COVID-19 is associated with bystander polyclonal autoreactive B cell activation as reflected by a broad autoantibody production, but none is linked to disease severity.

Jiang W, Johnson D, Adekunle R, Heather H, Xu W, Cong X, Wu X, Fan H, Andersson L, Robertson J, Gisslén M

J Med Virol - (-) - [2022-09-10; online 2022-09-10]

Coronavirus disease 2019 (COVID-19) is associated with autoimmune features and autoantibody production in a small subset of the population. Pre-existing neutralizing antitype I interferons (IFNs) autoantibodies are related to the severity of COVID-19. Plasma levels of IgG and IgM against 12 viral antigens and 103 self-antigens were evaluated using an antibody protein array in patients with severe/critical or mild/moderate COVID-19 disease and uninfected controls. Patients exhibited increased IgGs against Severe acute respiratory syndrome coronavirus-2 proteins compared to controls, but no difference was observed in the two patient groups. 78% autoreactive IgGs and 93% autoreactive IgMs were increased in patients versus controls. There was no difference in the plasma levels of anti-type I IFN autoantibodies or neutralizing anti-type I IFN activity of plasma samples from the two patient groups. Increased anti-type I IFN IgGs were correlated with higher lymphocyte accounts, suggesting a role of nonpathogenic autoantibodies. Notably, among the 115 antibodies tested, only plasma levels of IgGs against human coronavirus (HCOV)-229E and HCOV-NL63 spike proteins were associated with mild disease outcome. COVID-19 was associated with a bystander polyclonal autoreactive B cell activation, but none of the autoantibody levels were linked to disease severity. Long-term humoral immunity against HCOV-22E and HCOV-NL63 spike protein was associated with mild disease outcome. Understanding the mechanism of life-threatening COVID-19 is critical to reducing mortality and morbidity.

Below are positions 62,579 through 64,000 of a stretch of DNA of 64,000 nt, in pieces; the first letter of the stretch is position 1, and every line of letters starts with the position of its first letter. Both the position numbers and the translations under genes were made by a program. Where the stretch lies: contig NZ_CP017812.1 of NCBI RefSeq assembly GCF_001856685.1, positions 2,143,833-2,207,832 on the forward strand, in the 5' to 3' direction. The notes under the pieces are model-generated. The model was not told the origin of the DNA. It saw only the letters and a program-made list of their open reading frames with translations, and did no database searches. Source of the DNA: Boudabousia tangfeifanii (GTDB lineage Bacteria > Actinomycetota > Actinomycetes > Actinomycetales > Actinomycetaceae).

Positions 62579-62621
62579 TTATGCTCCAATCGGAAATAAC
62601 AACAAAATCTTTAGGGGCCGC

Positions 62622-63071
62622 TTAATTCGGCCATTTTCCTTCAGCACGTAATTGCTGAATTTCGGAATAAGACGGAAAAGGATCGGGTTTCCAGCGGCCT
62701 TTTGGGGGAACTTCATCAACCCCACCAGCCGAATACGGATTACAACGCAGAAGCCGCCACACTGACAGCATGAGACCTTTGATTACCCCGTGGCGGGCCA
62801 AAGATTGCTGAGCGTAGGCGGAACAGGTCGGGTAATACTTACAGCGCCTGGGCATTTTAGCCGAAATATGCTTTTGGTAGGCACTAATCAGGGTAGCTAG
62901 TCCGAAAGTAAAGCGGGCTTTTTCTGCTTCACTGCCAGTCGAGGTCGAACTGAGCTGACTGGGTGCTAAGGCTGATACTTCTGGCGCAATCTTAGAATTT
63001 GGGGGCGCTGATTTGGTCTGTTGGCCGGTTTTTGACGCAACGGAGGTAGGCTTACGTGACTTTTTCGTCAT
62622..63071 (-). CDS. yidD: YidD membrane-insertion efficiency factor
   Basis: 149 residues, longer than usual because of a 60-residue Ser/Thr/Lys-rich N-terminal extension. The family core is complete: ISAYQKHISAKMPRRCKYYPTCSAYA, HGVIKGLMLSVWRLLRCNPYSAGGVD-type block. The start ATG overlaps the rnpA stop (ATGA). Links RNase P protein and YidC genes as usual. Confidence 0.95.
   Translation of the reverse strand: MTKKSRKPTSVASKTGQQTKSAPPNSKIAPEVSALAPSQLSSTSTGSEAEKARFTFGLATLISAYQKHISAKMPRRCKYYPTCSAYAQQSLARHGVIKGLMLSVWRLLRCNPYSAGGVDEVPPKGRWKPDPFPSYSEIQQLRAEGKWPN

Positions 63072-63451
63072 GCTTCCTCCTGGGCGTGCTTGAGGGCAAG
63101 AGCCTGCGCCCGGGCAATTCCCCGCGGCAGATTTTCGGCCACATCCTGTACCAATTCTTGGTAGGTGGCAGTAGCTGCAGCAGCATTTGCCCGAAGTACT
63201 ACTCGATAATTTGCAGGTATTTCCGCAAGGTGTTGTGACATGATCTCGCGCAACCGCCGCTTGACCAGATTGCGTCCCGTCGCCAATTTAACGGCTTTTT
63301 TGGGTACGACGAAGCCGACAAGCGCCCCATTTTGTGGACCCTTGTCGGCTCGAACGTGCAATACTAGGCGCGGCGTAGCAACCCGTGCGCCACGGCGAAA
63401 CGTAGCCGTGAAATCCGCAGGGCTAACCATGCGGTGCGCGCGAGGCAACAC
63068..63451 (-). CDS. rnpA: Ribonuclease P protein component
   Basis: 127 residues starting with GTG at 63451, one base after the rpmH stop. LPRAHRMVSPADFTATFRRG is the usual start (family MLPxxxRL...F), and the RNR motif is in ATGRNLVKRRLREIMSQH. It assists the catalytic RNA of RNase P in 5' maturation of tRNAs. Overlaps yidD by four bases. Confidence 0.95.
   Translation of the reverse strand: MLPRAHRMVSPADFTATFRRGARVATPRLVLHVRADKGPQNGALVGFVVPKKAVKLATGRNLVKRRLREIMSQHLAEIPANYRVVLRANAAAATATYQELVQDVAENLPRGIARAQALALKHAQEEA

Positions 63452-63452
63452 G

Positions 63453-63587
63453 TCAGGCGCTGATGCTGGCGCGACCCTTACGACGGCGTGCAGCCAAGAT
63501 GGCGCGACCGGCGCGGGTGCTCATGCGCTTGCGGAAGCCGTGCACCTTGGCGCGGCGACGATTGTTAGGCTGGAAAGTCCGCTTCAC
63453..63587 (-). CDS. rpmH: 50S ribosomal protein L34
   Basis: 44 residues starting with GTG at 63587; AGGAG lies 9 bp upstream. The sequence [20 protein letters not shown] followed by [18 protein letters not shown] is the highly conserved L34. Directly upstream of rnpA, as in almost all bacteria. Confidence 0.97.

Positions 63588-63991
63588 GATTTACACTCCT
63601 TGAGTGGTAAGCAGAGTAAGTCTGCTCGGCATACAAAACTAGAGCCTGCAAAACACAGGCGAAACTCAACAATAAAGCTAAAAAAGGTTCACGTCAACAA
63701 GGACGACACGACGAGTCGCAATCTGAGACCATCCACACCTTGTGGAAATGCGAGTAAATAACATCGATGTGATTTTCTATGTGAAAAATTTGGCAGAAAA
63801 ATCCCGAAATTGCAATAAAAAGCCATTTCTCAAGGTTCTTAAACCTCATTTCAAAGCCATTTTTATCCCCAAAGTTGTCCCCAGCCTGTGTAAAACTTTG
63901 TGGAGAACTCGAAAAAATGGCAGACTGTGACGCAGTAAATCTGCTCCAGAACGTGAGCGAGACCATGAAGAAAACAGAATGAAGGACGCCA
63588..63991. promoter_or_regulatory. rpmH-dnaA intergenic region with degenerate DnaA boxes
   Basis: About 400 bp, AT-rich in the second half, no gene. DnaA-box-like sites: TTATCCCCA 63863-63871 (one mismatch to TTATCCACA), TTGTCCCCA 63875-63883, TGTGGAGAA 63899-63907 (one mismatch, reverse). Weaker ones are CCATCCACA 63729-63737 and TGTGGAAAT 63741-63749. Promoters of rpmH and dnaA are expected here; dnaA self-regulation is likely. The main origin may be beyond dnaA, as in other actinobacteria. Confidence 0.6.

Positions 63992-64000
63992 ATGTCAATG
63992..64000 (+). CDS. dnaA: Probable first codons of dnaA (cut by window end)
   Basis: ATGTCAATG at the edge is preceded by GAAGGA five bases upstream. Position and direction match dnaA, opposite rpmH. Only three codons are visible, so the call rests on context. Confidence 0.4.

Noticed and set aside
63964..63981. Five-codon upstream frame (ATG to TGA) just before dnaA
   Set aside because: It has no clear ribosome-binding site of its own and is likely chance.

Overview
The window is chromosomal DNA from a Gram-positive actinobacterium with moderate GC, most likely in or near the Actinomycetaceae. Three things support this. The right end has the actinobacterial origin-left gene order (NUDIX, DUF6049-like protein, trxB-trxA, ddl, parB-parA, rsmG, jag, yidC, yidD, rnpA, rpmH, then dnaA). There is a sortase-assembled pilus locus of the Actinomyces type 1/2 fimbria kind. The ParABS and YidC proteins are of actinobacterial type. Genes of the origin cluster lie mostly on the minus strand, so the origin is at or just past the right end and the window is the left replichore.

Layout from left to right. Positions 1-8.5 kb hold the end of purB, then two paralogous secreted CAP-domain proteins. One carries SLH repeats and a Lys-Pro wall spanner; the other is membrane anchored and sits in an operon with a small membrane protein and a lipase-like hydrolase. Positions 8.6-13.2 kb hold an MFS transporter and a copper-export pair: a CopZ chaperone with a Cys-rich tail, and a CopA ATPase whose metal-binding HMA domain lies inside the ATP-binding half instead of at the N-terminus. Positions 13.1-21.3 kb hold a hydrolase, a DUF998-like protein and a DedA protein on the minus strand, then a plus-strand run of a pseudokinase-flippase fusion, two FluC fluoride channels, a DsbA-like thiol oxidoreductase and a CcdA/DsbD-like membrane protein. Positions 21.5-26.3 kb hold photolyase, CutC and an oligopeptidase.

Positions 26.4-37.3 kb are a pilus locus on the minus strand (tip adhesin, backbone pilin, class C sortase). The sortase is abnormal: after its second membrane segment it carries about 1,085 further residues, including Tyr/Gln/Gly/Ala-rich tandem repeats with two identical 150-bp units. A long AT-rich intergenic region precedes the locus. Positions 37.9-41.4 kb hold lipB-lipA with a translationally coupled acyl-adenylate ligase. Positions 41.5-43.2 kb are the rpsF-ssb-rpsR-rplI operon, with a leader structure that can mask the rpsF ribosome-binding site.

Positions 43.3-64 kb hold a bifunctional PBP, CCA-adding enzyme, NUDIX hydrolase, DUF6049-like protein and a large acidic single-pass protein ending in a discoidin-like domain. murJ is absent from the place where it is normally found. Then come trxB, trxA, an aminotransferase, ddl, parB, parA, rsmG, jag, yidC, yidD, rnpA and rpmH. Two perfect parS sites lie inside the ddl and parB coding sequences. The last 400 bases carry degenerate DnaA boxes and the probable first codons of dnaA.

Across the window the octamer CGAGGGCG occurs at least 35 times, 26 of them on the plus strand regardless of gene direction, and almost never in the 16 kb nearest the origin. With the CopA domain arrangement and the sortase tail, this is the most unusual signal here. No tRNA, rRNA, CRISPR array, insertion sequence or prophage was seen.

Category: Biochemistry

Category: Health

Funder: KAW/SciLifeLab

Research Area: Biobanks for COVID-19 research

Type: Journal article

PubMed 36086941

DOI 10.1002/jmv.28134

Crossref 10.1002/jmv.28134

pmc: PMC9538121


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